SACRAMENTO, Calif. - "Rodents of unusual size? I don't think they exist."
Well Wesley, indeed they do.
It's as if the writers of the movie "The Princess Bride" knew that Rodents of Unusual Size would one day threaten California, gobbling up so much aquatic vegetation that they would be threatening wetlands and marshes.
Last week, the California Department of Fish and Wildlife said wardens had found more than 20 "nutria" in wetlands, rivers and canals and in Merced, Fresno and Stanislaus counties.
Wardens were trying to figure out how to eradicate the rodents, which are as big as small dogs and breed as fast as rabbits. If they take hold, wardens said, nutria could wreak a lot of havoc.
"They burrow in dikes and levees and roadbeds so they weaken infrastructure. They're problematic for flood control systems," said Peter Tira, spokesman for the California Fish and Wildlife.
Native to South America, nutria can reach up to 2.5 feet in body length and 20 pounds in weight. The formal name for these rodents is "Mapudungun koypu" or "Myocastor coypus" derived from the two Greek words "rat" and "beaver." In Spanish-speaking countries, the word "nutria" often means "otter."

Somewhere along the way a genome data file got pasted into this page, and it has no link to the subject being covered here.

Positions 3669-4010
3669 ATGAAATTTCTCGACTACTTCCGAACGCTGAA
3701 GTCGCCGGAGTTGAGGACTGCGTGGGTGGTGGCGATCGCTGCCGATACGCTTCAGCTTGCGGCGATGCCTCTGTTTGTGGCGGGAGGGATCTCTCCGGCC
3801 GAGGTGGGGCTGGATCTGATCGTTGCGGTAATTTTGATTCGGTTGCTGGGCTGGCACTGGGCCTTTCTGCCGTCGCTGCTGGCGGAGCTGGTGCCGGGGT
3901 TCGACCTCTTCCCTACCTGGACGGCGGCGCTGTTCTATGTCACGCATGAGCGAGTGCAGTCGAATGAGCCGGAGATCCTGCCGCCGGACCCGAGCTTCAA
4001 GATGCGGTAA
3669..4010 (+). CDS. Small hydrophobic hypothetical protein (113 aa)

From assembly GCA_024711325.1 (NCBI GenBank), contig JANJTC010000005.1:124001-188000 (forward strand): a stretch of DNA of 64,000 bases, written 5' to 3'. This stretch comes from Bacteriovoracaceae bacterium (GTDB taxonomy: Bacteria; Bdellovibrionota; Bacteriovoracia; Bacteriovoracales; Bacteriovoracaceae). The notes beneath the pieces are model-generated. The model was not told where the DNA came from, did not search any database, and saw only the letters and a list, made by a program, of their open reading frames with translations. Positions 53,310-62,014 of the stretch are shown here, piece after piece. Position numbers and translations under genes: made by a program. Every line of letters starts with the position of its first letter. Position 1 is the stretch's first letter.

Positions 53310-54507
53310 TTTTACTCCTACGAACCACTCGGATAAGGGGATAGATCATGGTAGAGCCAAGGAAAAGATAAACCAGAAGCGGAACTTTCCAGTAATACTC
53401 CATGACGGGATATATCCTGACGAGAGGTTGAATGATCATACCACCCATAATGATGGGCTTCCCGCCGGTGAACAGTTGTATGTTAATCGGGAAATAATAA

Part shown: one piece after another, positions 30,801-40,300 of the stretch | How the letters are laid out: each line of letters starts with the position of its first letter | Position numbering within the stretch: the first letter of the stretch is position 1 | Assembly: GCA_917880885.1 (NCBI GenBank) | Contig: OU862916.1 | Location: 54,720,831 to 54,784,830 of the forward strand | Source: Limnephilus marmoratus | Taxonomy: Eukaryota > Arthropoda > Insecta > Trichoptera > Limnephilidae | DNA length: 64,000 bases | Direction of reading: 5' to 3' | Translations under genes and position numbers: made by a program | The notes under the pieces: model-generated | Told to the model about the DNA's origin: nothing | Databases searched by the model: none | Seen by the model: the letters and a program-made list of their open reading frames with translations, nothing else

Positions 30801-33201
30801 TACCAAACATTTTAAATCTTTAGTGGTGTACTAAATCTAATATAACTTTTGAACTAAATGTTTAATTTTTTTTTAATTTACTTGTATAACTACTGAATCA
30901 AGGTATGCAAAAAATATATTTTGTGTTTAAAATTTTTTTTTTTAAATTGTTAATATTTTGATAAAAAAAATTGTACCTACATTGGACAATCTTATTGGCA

A female nutria can give birth to more than 200 offspring within a year of reaching reproductive maturity.
The problems associated with unchecked nutria have played out in other parts of the country, including Louisiana and the Chesapeake Bay region, according to Nutria.com. With no natural predators around, rodent numbers in these places have multiplied into the tens of thousands. Huge packs have dug up hills and riverbanks and mowed down marshlands.
In some spots, nutria have contaminated drinking water supplies. The animals can transmit parasites and disease to humans, livestock and pets.
Nutria were brought to California in 1899, according to the Department of Fish and Wildlife. When they escaped from fur farms and began living in the wild, state officials opened a campaign to eradicate the vermin. The rodent was believed to have been killed off in the 1960s.
State officials aren’t sure why the animal is back, but one theory ascribes the re-emergence to a remnant colony that lived off the radar in an isolated pocket of Stanislaus County.
The Associated Press contributed to this report.